“Just sign in over there and I’ll start putting your share together,” said the young woman behind the table. It was a Saturday afternoon and I was at the local college picking up my winter farm share. Yes, it’s winter. No, not much grows around here in winter. But the local farms got together and saved some of their earlier harvests – either by freezing or putting in root cellars – and then sold “shares” to the public. So once a month from Dec – March, I go pick up my goodies.
As I filled up my green reusable shopping bag, she said,”And be sure to check out what our other vendors are selling – especially the watermelon radishes.”
“Watermelon radishes?” I asked. “What are those?”
“Oh – they’re delicious! You can go try them at the table over there.” I looked over to see a heavily bearded man in flannel standing behind a table. Lined up on the table in front of him were open plastic containers, the contents of which I couldn’t see from where I was standing. “Okay,” I said. “I’ll take a look.”
The guy looked like he belonged in Vermont, not one hundred miles north of New York City. “Hello,” I said cheerfully. He nodded in reply, looking a little shy. I recognized the name of his farm as the one where this months carrots came from. “Oh – so you’re the one who grew the carrots I just got,” I said, trying to make conversation. “No,” he said. “I didn’t grow them. They just stored them in my root cellar.” “Oh,” I said. “Is this your root cellar here?” I pointed to an open magazine facing me on the table. The picture showed what looked like a basement with a dirt floor and raised sandboxes all over the room. “Yeah,” he replied, “I’m the only one locally with a commercial root cellar. We store the carrots in the sand you see there.” Now I was talking his language. He proceeded to tell me about the other vegetables he stored in the root cellar.
“And what are these?” I asked, pointing to white orbs the size of beets sitting in a square plastic container on the table. “Watermelon radishes,” he replied. “You can try a slice if you’d like.” My childhood fear of foreign foods reared its ugly head. Stalling, I asked, “Why do they call them watermelon radishes?” hoping he’d say they tasted like watermelons. “Because they’re red on the inside and have a whitish/green rind on the outside.”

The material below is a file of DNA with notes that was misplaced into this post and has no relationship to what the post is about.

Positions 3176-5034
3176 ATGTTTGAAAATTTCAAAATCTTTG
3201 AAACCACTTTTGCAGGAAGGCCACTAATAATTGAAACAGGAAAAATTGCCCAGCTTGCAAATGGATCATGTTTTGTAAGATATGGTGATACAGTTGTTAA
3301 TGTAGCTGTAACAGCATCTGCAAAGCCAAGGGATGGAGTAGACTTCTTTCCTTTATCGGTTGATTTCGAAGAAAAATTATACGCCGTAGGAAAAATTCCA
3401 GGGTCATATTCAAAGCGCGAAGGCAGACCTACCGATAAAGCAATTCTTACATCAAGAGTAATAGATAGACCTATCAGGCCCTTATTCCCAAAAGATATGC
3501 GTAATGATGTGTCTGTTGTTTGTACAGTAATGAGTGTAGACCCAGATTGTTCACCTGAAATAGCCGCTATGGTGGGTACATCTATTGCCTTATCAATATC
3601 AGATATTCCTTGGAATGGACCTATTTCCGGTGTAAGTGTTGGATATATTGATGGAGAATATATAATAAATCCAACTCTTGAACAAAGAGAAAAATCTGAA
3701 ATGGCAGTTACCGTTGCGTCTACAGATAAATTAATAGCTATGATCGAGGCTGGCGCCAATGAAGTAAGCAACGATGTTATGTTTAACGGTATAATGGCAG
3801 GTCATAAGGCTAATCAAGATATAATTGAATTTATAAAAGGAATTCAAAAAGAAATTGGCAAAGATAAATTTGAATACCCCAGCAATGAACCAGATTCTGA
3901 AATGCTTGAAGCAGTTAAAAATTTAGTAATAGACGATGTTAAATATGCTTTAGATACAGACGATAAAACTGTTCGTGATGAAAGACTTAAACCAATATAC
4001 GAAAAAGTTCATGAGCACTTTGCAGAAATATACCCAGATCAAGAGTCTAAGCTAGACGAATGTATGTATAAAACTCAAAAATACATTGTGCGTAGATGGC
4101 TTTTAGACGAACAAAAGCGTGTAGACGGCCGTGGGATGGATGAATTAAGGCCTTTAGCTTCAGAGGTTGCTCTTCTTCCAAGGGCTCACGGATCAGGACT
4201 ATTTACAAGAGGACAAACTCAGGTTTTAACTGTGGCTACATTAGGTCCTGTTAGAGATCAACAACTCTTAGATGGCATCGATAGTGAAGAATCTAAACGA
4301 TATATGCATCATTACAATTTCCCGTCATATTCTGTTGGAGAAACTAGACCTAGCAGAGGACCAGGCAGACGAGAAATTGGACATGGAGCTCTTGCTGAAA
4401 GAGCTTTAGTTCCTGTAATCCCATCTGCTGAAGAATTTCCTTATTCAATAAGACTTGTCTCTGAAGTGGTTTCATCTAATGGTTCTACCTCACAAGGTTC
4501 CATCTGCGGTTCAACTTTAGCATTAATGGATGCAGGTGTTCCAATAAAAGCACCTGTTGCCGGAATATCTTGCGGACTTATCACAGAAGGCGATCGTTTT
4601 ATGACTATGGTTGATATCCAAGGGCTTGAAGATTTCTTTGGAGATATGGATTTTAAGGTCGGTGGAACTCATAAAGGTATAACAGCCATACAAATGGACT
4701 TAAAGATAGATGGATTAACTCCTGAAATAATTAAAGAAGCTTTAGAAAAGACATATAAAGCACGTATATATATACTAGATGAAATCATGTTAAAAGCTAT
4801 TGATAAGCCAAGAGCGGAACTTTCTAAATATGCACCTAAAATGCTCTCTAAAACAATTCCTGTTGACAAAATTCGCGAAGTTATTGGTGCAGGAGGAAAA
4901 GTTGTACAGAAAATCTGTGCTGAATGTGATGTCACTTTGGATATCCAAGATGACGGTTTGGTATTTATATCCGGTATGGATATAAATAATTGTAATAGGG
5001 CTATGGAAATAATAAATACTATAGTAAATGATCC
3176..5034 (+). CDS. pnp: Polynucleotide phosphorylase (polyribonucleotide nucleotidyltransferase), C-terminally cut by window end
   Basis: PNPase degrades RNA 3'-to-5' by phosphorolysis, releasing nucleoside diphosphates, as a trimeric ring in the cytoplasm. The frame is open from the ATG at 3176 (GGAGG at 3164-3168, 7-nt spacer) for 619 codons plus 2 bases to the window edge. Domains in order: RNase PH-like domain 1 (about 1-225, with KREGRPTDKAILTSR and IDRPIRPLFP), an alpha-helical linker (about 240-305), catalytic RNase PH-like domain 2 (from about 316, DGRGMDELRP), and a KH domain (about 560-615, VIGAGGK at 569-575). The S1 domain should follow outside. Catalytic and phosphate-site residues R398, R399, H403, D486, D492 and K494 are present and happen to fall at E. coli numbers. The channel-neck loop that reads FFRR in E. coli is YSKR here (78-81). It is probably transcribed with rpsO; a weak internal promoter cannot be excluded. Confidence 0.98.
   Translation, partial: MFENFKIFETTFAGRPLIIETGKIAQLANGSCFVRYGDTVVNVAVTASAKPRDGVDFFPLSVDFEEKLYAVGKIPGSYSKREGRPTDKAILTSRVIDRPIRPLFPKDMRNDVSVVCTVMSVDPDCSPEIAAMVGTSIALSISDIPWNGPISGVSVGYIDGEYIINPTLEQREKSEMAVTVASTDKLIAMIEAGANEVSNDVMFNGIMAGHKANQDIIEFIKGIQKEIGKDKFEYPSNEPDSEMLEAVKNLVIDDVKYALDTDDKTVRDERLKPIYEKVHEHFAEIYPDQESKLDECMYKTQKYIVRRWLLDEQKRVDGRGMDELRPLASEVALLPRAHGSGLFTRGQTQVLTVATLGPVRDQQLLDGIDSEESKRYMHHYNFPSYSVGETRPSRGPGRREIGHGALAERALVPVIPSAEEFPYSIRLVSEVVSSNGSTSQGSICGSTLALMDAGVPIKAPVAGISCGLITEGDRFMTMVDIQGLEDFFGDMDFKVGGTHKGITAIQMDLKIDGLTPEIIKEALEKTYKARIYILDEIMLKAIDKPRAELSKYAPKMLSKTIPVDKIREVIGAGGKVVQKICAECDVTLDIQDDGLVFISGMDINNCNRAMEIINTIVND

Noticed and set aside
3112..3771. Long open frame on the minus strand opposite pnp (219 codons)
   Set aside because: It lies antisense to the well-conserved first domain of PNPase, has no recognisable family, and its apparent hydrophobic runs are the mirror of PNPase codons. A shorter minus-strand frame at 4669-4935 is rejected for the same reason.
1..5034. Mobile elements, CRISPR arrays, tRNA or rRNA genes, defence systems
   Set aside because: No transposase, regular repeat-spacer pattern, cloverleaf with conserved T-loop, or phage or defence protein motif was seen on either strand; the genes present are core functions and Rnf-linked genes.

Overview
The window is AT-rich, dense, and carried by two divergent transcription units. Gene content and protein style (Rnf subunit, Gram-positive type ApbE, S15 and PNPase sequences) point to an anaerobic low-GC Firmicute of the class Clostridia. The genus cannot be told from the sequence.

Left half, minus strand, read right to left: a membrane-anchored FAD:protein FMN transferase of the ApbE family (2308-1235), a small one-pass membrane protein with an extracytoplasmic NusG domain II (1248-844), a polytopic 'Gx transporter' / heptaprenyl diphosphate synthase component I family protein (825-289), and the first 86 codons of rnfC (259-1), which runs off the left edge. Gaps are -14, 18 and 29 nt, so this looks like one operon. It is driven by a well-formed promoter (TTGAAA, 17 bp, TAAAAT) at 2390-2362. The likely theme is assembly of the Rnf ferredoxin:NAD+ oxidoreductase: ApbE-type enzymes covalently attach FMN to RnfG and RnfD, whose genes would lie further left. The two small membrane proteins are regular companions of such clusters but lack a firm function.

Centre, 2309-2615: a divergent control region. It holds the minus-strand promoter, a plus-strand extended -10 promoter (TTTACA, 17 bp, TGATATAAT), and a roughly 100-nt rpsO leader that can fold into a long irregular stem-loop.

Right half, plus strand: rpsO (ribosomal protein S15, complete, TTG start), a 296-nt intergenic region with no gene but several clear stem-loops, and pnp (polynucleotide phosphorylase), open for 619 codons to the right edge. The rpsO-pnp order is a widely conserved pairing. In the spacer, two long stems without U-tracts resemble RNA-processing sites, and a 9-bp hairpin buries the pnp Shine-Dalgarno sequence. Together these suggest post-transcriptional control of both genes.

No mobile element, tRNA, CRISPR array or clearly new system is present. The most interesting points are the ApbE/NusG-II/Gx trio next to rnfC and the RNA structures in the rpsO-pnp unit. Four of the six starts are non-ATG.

Remembering I’m now an adult who should try new things, I took a slice and popped it in my mouth. Wow. “They’ve got a little kick!” I said. He shrugged. “They’re a little peppery people say,” he replied.
“What do you do with them?” I asked. “I just grate them and eat them like a salad.” “Do you peel them first?” “No – just wash ’em and shred ’em.” I noticed his lunch of wild grains and figured he wasn’t one to doctor with his food too much. “Ok. I’ll take some.”
It was only as I was driving home that I realized I didn’t own a grater. Having moved ten times in ten years, it had gotten lost along the way. I knew not to fear. While at mom and dad’s house in the coming week, I mentioned my lack of this kitchen utensil that, in the past year, I’d never needed. “Oh – I’m sure I’ve got an extra one,” my mother said. I was sure she did. This wouldn’t be the first time I’d found success in checking with mom and dad before running out to a store.
At home with my new acquisition – a plastic green tupperware shredder circa 1975 – I googled “watermelon radishes.” It was just like he said – people pretty much just shred them up. But I did find a dijon vinaigrette recipe for a dressing. I had all the ingredients, and so put it together and poured some over my shredded radishes. It was delicious!
And then tonight, while looking around on the web for other local markets in my area, I happened upon a farm with a cafe that serves breads made with their own flour – they grow and mill the grains themselves! In fact, every ingredient in every dish they serve is local. I read an article about the place and it’s owner. His favorite dish? Shredded watermelon radishes with salt, pepper, and apple cider vinegar. And I can say, from personal experience, he’s right. It’s delicious:)